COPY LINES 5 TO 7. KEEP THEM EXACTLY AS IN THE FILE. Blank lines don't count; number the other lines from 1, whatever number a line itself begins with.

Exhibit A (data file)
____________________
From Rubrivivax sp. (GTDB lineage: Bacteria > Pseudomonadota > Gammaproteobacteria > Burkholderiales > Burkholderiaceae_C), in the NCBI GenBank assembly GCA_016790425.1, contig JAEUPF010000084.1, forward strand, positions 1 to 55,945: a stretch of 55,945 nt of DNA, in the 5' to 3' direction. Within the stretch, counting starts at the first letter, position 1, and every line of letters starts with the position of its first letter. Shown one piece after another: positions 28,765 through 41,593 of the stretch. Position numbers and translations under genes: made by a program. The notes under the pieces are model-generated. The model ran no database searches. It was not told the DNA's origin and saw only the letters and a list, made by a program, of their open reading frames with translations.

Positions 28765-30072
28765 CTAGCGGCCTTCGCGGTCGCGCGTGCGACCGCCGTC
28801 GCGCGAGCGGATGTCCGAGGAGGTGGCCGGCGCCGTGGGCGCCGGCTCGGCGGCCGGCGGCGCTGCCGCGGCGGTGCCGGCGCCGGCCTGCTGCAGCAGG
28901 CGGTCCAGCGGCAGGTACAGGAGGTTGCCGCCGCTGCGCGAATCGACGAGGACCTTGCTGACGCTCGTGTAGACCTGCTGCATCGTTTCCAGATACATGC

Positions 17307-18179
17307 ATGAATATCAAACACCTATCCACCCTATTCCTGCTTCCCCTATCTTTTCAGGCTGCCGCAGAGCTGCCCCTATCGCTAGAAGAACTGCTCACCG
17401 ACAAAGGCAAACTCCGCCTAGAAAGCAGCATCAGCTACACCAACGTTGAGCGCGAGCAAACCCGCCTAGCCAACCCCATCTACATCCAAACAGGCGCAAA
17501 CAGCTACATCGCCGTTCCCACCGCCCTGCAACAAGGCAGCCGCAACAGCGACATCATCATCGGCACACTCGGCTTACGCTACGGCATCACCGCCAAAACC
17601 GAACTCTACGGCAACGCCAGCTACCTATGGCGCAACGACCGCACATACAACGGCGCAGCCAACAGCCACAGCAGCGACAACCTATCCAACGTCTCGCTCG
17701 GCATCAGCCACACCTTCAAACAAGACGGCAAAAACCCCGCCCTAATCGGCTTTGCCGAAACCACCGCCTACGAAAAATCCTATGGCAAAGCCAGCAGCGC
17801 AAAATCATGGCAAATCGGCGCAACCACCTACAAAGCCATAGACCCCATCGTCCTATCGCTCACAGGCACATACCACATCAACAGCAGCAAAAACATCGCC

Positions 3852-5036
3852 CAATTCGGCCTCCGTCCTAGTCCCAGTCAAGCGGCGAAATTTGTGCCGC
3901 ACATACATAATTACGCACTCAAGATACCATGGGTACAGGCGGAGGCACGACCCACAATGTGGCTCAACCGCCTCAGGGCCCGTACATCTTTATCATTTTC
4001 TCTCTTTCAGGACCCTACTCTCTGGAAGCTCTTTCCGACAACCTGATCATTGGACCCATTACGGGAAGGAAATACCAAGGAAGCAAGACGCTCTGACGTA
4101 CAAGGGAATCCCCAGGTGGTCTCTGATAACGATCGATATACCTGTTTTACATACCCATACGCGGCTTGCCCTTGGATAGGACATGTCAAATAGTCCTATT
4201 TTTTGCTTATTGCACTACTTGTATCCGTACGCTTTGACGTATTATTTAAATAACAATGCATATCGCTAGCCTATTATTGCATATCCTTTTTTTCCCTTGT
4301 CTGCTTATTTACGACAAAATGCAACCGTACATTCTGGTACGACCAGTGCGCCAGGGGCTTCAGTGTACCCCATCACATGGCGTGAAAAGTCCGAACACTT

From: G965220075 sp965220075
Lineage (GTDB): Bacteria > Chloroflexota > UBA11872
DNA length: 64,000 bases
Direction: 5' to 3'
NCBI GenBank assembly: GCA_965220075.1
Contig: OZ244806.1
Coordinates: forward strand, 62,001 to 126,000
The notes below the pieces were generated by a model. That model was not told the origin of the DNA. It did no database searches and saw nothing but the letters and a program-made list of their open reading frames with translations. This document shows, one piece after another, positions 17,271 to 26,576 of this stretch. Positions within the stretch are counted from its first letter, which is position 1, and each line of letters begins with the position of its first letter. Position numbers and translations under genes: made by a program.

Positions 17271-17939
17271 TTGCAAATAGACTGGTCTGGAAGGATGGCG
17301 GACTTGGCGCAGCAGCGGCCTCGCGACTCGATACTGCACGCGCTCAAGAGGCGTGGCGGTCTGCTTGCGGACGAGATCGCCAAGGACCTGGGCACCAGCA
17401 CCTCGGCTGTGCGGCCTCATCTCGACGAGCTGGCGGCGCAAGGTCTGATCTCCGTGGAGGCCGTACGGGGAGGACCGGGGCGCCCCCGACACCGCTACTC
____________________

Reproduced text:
28901 CGGTCCAGCGGCAGGTACAGGAGGTTGCCGCCGCTGCGCGAATCGACGAGGACCTTGCTGACGCTCGTGTAGACCTGCTGCATCGTTTCCAGATACATGC

Positions 17307-18179
17307 ATGAATATCAAACACCTATCCACCCTATTCCTGCTTCCCCTATCTTTTCAGGCTGCCGCAGAGCTGCCCCTATCGCTAGAAGAACTGCTCACCG